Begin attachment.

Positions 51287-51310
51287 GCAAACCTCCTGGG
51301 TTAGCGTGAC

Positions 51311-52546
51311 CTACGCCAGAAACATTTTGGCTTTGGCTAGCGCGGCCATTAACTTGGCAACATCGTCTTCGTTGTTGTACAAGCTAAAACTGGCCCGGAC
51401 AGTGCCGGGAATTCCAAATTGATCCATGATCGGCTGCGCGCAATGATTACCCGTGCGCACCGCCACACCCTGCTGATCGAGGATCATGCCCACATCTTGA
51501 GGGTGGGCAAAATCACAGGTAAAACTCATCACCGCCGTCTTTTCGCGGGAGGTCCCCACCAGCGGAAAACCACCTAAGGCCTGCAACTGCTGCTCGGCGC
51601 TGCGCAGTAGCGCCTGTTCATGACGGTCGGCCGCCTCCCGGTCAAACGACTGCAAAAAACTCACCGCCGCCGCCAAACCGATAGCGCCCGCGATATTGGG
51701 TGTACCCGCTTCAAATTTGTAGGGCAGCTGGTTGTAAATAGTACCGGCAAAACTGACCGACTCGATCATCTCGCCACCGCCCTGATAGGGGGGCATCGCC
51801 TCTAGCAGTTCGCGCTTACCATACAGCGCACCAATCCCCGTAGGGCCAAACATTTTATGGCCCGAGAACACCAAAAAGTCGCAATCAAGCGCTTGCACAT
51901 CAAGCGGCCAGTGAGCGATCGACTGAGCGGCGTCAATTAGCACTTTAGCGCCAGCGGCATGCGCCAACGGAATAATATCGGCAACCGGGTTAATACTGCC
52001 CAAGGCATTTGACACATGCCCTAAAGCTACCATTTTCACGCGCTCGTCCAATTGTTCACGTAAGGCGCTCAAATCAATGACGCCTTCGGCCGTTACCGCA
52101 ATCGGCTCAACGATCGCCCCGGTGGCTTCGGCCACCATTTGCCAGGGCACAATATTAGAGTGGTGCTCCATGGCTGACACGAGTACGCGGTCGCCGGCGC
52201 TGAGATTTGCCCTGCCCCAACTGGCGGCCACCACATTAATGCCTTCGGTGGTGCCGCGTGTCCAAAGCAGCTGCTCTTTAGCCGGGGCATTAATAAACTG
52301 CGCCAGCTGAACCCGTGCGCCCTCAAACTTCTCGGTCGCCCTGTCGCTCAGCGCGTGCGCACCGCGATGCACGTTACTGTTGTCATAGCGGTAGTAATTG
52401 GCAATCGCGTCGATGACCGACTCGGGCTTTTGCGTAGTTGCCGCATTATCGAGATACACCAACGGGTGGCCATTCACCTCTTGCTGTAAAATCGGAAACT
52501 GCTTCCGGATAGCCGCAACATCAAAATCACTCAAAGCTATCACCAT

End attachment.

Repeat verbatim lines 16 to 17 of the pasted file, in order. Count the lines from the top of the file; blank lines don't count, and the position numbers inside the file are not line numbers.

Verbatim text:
52401 GCAATCGCGTCGATGACCGACTCGGGCTTTTGCGTAGTTGCCGCATTATCGAGATACACCAACGGGTGGCCATTCACCTCTTGCTGTAAAATCGGAAACT
52501 GCTTCCGGATAGCCGCAACATCAAAATCACTCAAAGCTATCACCAT